Most synthetic ropes are water-resistant. But they can hold water and even a tiny bit of water means that it can freeze up the line, making your winch a huge block of ice. Synthetic ropes should be washed occasionally to remove mud, dirt, and small rocks. This helps to prevent friction and degrading the quality of the rope.
Synthetic rope has far more advantages than disadvantages. This makes it the preference of many drivers.
What is synthetic winch rope made of?
There are dozens of synthetic fibers a synthetic rope can be made from.
As I mentioned earlier, Dyneema is considered to be the gold standard when speaking of winch rope. But others are made from Kevlar, the same fabric used in bulletproof vests. Vectran, Spectra, and Technora are the other names that come to mind.
The Vectran and Technora lines are super resistant to heat. But this makes them a bit stiffer and susceptible to fatigue from bending. This makes them a bit unsuitable for most off-road winches since these are repeatedly bent around the drums.
Spectra is a well-known name that is similar in makeup to the Dyneema fiber. But it is not as enduring or reliable, nor is it as tough as Dyneema.
The actual fibers used in synthetic ropes include:
Some synthetic ropes use a mixture of these fibers. All have different properties with weaknesses and strengths.
Synthetic ropes are stronger than natural ropes by 20-30 percent. But natural ropes need to be much thicker to even match the smallest diameter of synthetic ropes when it comes to breaking strength.
How long will synthetic winch rope last?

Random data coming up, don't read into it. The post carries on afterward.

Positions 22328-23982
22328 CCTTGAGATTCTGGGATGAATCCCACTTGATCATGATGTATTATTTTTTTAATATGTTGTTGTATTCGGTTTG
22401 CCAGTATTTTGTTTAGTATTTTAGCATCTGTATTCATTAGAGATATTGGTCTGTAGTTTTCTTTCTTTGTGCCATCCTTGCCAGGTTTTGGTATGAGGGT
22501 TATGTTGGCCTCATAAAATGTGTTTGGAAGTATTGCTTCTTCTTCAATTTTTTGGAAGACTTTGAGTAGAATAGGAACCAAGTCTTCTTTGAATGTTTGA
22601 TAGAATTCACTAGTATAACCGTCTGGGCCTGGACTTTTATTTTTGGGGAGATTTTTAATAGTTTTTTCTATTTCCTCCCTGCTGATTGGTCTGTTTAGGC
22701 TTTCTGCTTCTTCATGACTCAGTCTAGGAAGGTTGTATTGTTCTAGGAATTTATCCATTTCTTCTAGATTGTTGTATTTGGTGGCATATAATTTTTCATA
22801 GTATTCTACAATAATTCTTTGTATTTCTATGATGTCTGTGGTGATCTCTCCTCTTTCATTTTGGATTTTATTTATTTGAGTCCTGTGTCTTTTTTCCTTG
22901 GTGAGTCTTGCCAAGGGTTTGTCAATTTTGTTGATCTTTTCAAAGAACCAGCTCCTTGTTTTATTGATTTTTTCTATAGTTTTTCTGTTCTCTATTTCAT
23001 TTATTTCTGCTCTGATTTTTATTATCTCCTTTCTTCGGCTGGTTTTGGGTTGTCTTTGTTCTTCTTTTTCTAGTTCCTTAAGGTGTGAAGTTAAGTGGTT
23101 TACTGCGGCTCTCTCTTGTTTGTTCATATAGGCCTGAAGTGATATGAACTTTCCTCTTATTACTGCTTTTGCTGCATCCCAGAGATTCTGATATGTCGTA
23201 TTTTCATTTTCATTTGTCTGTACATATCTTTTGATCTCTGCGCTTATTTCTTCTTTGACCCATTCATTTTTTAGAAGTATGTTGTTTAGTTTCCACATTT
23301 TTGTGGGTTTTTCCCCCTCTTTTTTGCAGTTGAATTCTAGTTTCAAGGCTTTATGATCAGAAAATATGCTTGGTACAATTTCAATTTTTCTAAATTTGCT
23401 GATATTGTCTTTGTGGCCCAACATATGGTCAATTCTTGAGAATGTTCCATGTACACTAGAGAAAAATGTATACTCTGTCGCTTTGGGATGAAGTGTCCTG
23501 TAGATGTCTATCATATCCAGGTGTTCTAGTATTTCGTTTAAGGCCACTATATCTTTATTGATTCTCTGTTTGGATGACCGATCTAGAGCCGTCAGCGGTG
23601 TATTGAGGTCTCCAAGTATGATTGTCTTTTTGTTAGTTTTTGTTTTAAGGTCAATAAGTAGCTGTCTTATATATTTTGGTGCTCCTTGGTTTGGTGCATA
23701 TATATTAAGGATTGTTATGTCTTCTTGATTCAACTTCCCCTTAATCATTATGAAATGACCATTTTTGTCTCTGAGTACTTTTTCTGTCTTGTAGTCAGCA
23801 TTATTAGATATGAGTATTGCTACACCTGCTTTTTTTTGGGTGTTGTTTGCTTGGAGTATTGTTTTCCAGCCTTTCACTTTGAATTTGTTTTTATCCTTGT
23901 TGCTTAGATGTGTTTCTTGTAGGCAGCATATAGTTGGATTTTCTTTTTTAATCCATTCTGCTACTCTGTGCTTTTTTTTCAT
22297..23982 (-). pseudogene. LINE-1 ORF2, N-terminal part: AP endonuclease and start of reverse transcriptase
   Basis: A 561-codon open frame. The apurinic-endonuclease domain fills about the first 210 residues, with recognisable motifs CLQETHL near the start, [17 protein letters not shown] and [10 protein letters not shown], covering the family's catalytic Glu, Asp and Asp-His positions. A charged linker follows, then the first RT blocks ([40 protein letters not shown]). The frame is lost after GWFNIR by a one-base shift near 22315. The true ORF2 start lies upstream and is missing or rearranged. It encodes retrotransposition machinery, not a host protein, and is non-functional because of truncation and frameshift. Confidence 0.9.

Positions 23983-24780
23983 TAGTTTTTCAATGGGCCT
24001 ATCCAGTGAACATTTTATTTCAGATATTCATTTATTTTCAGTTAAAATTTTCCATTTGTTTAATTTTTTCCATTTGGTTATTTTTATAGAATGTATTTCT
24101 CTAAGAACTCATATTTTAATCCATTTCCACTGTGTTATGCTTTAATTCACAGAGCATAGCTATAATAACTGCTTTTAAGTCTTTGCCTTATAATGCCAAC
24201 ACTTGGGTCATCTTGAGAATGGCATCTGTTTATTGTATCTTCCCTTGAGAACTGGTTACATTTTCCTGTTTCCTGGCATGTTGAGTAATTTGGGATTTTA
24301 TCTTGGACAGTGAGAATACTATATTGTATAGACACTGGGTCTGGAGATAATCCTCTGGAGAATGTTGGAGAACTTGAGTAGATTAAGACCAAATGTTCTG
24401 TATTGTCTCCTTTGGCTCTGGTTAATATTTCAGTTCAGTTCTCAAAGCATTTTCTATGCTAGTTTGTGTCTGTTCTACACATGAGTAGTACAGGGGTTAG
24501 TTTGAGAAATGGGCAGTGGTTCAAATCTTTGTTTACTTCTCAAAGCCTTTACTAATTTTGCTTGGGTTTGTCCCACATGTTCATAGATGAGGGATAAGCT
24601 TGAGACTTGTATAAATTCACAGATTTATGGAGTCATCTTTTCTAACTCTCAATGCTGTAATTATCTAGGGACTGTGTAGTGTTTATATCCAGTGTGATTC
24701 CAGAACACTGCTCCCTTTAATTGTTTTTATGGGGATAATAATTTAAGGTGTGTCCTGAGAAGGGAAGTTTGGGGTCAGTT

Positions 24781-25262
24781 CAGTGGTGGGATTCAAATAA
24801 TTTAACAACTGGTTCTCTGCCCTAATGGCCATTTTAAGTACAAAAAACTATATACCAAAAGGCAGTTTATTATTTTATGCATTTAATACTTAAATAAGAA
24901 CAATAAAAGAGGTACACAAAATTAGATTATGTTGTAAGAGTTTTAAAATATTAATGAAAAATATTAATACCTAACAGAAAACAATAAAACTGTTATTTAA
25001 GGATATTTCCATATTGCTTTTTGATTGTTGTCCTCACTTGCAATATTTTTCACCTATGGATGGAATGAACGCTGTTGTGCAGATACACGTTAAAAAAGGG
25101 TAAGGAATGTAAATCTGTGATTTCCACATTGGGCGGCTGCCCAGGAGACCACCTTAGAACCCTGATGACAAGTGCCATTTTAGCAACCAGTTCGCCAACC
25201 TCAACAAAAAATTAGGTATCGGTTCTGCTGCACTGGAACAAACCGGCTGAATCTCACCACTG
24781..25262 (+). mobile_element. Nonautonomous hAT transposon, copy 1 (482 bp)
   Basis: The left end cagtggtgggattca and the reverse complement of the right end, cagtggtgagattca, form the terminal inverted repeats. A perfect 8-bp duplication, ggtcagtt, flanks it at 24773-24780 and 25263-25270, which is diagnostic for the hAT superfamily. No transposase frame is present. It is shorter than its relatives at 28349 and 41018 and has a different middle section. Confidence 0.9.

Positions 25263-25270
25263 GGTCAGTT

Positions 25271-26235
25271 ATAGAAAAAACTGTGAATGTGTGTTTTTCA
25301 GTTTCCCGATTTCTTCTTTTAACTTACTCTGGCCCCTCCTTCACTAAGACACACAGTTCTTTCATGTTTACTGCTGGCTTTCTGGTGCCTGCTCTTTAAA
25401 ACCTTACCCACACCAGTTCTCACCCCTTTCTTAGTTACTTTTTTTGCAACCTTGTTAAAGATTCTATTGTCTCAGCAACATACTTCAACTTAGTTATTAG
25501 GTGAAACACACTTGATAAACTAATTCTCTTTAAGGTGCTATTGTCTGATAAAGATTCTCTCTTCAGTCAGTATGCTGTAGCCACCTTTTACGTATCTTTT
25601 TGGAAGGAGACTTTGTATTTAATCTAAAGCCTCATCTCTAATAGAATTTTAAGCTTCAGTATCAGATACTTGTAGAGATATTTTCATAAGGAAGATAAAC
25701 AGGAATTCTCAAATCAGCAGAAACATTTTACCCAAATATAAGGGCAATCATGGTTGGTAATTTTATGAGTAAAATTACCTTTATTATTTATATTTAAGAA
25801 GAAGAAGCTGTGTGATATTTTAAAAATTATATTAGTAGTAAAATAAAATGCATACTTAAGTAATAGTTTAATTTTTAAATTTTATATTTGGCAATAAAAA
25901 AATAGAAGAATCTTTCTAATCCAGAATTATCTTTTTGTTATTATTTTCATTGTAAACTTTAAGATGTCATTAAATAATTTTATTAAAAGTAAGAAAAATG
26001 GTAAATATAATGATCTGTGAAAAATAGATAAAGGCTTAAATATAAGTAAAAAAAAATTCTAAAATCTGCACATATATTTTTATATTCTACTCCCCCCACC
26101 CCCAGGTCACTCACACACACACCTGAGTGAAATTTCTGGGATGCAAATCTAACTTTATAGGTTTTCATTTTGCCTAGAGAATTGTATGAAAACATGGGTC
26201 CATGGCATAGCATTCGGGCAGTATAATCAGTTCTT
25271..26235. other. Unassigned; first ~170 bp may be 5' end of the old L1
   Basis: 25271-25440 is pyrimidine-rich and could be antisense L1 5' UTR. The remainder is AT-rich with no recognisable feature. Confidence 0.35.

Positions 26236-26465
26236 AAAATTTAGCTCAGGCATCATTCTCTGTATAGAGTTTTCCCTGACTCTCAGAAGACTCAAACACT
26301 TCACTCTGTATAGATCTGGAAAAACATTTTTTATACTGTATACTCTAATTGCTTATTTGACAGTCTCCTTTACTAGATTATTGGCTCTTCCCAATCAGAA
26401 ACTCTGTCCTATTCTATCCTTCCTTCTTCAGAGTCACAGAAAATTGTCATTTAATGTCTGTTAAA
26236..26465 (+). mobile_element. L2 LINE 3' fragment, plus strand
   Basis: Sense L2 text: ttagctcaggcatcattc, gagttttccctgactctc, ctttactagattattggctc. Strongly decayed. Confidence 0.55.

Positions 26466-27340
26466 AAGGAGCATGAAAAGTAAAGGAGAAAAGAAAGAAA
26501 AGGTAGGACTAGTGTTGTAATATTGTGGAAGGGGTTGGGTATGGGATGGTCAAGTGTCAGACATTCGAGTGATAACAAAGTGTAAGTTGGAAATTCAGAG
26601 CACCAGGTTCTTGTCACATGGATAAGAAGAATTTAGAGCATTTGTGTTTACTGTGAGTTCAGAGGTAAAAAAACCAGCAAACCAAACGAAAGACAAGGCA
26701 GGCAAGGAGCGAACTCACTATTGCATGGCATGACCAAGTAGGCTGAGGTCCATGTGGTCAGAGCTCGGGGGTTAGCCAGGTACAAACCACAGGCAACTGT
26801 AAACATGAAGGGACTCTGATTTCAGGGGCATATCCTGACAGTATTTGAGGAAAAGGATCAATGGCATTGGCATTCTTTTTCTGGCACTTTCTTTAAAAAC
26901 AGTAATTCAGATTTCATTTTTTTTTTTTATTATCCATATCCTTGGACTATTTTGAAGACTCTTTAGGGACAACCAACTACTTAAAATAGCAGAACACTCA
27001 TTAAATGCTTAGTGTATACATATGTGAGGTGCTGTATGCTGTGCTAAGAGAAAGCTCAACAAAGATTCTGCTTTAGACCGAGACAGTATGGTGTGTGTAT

A synthetic rope needs to be carefully maintained. Wash it to prevent abrasion from debris. Also cover it to prevent degradation from sunlight.
10 years is a fairly typical lifespan.
The rope might look fine after those 10 years. But you will find that most experts suggest that you retire that synthetic winch rope to prevent rope failure or breaking.
It’s impossible to see the breakdown of fibers due to exposure so it is recommended to replace the rope after 10 years. You should definitely inspect the rope regularly for signs of abrasion, fraying, or other problems to avoid breaking in the future.
Can I use a roller fairlead with a synthetic rope?
Not only can you, but you should, although you might need to change the type of fairlead you are currently using.
Steel or metal rollers on most fairleads are not compatible with synthetic rope. This will cause friction and abrasion to the rope, which will wear it out quickly.
Most synthetic rope manufacturers recommend that you use an aluminum Hawse-type of fairlead. This is best to prevent issues like the ones above. The problem with many Hawse-type fairleads is that they won’t mount on some trucks or off-road vehicle bumpers.
If you have found that the Hawse-type of fairlead won’t work for you, there are also polyurethane rollers that will work well with synthetic ropes.
Does synthetic winch rope stretch?
Yes, they do stretch, but not very much.
Synthetic ropes have a small amount of stretch which means that they store very little energy. This prevents them from snapping back if they should break. This alone is a huge selling point.
Synthetic winch ropes can’t kink like steel cable and don’t retain “memory.” That means that the rope pulls out in a nice straight line, not curled up in a tangled mess on the floor.
Some synthetic winch ropes are pre-stretched to prevent even a minor stretch from causing the rope to snap even a bit. But if the rope hasn’t been pre-stretched, nothing is stopping you from doing it yourself.